Civil Rights Timeline

  • Dred Scott v. Sandford

    Dred Scott v. Sandford
    An enslaved man from Missouri, Dred Scott lived in Illinois - which was a free state - for eleven years. Upon returning to Missouri, Scott filed suit - claiming that his residence in a free state granted him freedom. He lost with a 7-2 decision, with the court claiming that Scott didn't have the right to sue in federal court (because he wasn't a citizen), that the Missouri Compromise was unconstitutional, and that slave owners' rights to hold enslaved people was protected by the Fifth Amendment.
  • 13th Amendment

    13th Amendment
    The obvious impact of the 13th Amendment was the ending of chattel slavery and involuntary servitude, but it notably doesn't disallow forcing a person convicted of a crime to be forced to work. The 13th has also been used to justify public service, such as military and jury duties. Additionally, Section Two allows for the removal of "badges and incidents of slavery," these are left to Congressional interpretation, and has been used in many civil rights cases such as those in the 1960s and 70s.
  • 14th Amendment

    14th Amendment
    The ratification of the 14th Amendment led to the establishment of five key clauses. The Citizenship Clause defined citizenship, which lacked comprehensive rules up until then. The Due Process Clause is similar to the Fifth Amendment, but focuses on the states rather than the fed. The Equal Protection Clause is just what it sounds like. The Enforcement Clause gives Congress ability to enforce the 14th, and the Privileges or Immunities Clause says that no states can restrict a person's rights.
  • 15th Amendment

    15th Amendment
    While the 15th Amendment guaranteed the right to vote in 1870, it was functionally ignored during the Jim Crow-era, with restrictions in place that made it difficult for black and poor white people to vote. This era of disenfranchisement lasted until 1965. While the Court initially didn't find these unconstitutional, the key change to the situation was the enacting of the Voting Rights Act of 1965, which outlawed state poll prerequisites such as poll taxes and literacy tests.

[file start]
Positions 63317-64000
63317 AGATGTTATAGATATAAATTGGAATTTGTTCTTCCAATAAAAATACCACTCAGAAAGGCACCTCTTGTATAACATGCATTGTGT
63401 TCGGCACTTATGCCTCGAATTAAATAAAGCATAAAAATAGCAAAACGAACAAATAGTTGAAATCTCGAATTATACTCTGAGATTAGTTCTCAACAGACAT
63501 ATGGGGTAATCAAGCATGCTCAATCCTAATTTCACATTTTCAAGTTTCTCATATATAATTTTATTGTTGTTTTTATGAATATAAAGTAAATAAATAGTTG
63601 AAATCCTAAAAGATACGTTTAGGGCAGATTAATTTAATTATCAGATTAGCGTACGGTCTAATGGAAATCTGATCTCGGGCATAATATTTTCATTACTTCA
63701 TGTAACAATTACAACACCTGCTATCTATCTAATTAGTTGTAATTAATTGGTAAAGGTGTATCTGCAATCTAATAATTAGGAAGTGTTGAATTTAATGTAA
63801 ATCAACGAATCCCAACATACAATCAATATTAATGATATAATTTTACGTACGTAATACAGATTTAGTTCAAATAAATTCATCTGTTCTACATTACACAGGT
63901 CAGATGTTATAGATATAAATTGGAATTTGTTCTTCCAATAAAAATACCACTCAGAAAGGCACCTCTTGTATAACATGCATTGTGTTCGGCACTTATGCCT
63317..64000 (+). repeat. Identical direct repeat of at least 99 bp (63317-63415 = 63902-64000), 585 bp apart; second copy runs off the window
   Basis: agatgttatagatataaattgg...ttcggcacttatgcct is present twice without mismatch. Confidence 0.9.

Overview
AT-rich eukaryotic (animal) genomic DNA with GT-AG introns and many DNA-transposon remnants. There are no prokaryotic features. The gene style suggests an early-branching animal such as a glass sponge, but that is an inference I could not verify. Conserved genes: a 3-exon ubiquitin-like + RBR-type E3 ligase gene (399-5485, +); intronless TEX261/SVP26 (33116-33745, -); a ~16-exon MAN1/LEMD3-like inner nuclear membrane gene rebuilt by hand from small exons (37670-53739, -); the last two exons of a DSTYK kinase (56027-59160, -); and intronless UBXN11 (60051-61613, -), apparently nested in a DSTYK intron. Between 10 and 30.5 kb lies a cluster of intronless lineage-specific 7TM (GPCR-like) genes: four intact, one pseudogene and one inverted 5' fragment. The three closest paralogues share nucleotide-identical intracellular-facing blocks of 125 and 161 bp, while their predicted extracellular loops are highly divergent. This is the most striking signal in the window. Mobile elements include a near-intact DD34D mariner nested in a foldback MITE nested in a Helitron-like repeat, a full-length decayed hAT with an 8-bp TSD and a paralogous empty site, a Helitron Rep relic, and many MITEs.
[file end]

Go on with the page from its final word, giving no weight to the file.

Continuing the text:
• Plessy v. Ferguson

    Plessy v. Ferguson
    Despite the promises of equality set forth by the 13th, 14th, and 15th Amendments, black people living in the South were still disenfranchised and discriminated against. States began to mandate segregated railroad cars,and from there, more and more Jim Crow-era policies became the norm. In Plessy v. Ferguson, the Court declared that separate-but-equal facilities were constitutional, and that any protections from the 14th only applied to civil and political rights - and not social rights.
  • 19th Amendment

    19th Amendment
    While a few states allowed women to vote before the ratification of the 19th Amendment, not many fell into this category - and even fewer allowed women to vote in national elections. Initially, suffragists fought for their right to vote through the 14th Amendment - but later shifted to advocating for their own amendment. Despite multiple failures in Congress, splits in the movement, and lack of support from Democrats on a national scale - the Amendment was just barely passed by Tennessee.
  • Equal Rights Amendment

    Equal Rights Amendment
    Originally introduced at a conference by Alice Paul in 1921, the ERA wasn't approved by the Senate until 1972. Although it got ratification from 30 states within a year of approval, conservative opposition saying that women would lose privileges - such as exemption from military service - brought ratification to a halt. Advocates argued that laws should be designed for individuals rather than gender, and that there should be no legal distinctions between genders.
  • Brown v. Board of Education

    Brown v. Board of Education
    In the 1950s, much of the US had racially segregated schools. While this was defended under Plessy v. Ferguson, these schools weren't equal. This case was one of many filed in the early 1950s with the NAACP, and proved that the separation of schools had dangerous mental health affects and that racial segregation was inherently unequal - and thus unconstitutional. The Court ruled a unanimous decision: that racial segregation in schools violated the Equal Protection Clause of the 14th Amendment.
  • Affirmative Action

    Affirmative Action
    Under Johnson's presidency, the federal government instituted affirmative action policies through the Civil Rights Act of 1964 and Executive Order 11246 - banning discriminatory practices that barred minorities from having equal access to jobs and educations. Although the Court outlawed racial quotes, it still allowed using race as a factor in admissions decisions. In the 1980s and 90s, more dissent towards affirmative action was voiced - being banned in some places, but still existing today.
  • 24th Amendment

    24th Amendment
    Initially, the qualifications of voters were left up to states - many of whom limited voting to property owners, and then later poll taxes. By the nineteenth century, most states had gone away with these requirements, and extended the right to all free white men. But with the adoption of the 15th Amendment, a few states brought back poll taxes (and other restrictions like literacy tests) in an attempt to disenfranchise black voters. The 24th outlawed these practices, but only on a federal level.